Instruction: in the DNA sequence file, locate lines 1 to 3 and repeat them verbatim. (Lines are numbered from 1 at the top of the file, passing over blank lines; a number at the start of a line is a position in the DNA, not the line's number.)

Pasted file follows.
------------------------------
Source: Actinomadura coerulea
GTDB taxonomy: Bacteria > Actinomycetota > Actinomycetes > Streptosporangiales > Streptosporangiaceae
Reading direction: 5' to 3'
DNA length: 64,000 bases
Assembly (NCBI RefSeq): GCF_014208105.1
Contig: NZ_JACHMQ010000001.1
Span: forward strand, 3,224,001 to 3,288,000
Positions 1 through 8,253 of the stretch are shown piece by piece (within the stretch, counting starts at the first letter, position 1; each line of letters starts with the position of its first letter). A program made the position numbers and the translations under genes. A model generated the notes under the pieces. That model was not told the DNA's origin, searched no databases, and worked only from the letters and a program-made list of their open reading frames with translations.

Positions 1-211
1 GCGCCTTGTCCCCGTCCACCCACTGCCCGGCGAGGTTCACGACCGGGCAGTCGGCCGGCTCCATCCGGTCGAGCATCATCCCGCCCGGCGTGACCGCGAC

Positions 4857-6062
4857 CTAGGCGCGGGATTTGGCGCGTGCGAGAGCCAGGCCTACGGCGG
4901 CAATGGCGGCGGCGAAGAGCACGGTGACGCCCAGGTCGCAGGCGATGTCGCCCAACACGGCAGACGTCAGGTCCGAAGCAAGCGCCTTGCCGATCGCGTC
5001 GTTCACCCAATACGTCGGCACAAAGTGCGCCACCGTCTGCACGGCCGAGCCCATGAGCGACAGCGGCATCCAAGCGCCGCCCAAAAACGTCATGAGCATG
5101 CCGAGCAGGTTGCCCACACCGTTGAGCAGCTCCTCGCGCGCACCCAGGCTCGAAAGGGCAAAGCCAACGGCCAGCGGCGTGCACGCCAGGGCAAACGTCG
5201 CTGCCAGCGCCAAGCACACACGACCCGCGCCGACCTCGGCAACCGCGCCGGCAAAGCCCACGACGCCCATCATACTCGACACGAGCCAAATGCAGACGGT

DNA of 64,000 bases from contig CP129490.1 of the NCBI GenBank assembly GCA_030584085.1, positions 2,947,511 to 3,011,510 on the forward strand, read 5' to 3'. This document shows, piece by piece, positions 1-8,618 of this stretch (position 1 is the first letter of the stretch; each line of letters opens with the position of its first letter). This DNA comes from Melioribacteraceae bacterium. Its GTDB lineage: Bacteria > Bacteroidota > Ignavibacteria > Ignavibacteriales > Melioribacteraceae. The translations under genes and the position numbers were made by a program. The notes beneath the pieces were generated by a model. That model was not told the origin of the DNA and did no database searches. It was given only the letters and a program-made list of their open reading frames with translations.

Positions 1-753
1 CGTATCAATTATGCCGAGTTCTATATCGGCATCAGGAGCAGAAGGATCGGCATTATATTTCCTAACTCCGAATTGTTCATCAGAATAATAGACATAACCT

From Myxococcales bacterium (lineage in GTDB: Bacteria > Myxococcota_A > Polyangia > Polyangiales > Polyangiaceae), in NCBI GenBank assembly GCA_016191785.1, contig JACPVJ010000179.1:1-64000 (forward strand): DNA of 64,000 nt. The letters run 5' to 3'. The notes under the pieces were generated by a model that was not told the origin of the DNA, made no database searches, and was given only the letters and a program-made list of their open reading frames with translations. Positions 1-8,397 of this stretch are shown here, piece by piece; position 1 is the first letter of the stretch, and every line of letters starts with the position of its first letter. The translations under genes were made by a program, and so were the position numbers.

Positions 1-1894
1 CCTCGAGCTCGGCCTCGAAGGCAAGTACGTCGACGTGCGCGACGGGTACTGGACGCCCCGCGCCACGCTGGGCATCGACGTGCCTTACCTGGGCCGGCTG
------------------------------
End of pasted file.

Source: Actinomadura coerulea
GTDB taxonomy: Bacteria > Actinomycetota > Actinomycetes > Streptosporangiales > Streptosporangiaceae
Reading direction: 5' to 3'